Understanding The Basics

The Health Care Proxy Law establishes a decision–making process that allows competent adults to appoint an agent to decide about health care in the event they become unable to decide for themselves. The Proxy Law does not affect any other fights that adults have to make or express decisions about health care, including decisions about life–sustaining treatment.

The Proxy Law covers decisions to consent or refuse to consent to any treatment, service or procedure to diagnose or treat an individual's physical or mental condition. The law applies to all individuals or facilities licensed, certified, or otherwise permitted by law to provide health care. As used in the Proxy Law, the term "health care provider" refers to both individuals and facilities.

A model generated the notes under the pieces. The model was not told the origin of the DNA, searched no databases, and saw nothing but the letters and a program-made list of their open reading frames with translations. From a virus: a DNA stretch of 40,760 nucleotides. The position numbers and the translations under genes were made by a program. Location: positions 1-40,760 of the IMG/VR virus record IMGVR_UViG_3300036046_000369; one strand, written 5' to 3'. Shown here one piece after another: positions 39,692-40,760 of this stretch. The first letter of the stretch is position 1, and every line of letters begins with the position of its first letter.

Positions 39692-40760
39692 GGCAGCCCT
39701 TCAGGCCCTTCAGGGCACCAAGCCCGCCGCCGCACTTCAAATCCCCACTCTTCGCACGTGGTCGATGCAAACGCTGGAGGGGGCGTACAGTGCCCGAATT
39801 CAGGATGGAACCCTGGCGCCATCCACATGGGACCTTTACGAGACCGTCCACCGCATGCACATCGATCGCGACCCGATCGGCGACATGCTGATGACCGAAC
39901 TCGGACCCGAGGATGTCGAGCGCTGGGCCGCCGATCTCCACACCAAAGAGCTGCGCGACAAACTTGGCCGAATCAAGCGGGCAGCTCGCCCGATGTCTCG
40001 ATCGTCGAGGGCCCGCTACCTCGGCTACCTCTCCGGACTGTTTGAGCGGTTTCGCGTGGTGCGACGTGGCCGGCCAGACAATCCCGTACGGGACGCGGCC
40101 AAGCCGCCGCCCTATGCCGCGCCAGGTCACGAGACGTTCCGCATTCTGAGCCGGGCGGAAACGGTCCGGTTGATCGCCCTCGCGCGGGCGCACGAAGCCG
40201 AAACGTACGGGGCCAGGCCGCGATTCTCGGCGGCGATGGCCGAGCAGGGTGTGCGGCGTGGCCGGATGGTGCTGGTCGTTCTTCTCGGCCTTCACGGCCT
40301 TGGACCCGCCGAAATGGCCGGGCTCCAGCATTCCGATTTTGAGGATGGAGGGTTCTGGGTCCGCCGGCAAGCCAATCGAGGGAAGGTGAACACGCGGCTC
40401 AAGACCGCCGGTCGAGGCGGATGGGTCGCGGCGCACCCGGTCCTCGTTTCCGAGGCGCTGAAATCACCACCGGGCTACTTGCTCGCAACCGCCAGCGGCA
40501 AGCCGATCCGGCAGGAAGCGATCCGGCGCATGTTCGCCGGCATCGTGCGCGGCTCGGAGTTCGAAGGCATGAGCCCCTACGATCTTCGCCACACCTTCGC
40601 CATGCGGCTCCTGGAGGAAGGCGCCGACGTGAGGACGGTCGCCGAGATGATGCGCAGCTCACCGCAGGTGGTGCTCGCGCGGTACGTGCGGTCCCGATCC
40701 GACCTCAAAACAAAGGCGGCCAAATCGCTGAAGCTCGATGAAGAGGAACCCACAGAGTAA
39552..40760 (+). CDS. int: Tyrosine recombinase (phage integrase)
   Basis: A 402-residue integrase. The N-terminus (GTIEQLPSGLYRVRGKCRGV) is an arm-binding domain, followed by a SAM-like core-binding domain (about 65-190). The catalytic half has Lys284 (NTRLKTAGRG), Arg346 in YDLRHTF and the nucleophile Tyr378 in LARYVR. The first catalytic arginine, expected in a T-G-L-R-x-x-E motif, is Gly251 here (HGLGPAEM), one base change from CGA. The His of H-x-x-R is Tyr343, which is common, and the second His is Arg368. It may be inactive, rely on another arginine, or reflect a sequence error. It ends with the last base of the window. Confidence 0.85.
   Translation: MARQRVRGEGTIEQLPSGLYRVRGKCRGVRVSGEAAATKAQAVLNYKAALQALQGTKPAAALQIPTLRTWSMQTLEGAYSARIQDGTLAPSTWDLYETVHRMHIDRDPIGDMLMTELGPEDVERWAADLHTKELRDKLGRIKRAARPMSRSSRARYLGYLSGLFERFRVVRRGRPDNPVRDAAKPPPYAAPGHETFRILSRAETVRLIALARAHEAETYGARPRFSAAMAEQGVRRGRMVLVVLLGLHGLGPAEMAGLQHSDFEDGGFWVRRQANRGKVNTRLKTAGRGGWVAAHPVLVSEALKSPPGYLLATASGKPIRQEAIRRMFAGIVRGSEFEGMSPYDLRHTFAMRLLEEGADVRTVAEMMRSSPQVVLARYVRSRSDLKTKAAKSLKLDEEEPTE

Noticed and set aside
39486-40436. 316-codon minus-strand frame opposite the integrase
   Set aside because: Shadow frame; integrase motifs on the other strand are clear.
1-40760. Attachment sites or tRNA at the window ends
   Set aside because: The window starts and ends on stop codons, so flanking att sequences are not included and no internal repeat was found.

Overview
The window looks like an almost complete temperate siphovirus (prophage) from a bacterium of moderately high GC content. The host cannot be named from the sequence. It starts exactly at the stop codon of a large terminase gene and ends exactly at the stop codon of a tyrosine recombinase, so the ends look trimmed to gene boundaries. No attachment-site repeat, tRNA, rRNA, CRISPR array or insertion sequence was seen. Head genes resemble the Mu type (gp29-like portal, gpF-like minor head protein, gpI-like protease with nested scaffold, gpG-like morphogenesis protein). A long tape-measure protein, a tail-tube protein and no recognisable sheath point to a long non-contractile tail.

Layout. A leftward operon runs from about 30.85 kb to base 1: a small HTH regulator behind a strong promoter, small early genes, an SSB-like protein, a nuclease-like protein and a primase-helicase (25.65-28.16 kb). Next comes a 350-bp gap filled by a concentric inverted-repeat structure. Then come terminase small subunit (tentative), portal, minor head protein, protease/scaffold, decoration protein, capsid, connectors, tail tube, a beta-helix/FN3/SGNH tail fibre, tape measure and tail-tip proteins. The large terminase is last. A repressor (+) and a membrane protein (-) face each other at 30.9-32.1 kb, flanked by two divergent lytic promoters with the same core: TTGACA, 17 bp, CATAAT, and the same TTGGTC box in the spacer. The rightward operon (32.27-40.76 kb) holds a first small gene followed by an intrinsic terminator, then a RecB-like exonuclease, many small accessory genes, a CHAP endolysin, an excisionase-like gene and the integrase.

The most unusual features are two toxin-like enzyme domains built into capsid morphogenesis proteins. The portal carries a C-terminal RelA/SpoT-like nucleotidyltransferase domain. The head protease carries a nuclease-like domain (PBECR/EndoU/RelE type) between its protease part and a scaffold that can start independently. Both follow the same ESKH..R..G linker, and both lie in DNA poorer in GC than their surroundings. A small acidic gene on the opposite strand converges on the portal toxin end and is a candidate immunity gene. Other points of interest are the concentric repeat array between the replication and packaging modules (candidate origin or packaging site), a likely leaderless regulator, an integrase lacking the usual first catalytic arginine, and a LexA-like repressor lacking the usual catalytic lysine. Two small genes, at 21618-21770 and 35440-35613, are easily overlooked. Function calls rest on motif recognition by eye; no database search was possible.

Health care providers must comply with health care decisions made in good faith by an agent to the same extent as decisions made by the patient. The Proxy Law protects health care providers from civil and criminal liability, and liability for unprofessional conduct, for honoring in good faith decisions by an agent, or for other actions taken in good faith in accordance with the law.

Attending physicians have special responsibilities under the law. As defined by the Proxy Law, an attending physician is the physician, selected by or assigned to a patient, who has primary responsibility for the treatment and care of the patient. If more than one physician shares this responsibility, or if a physician is acting on the attending physician's behalf, any of these physicians may act as the patient's attending physician.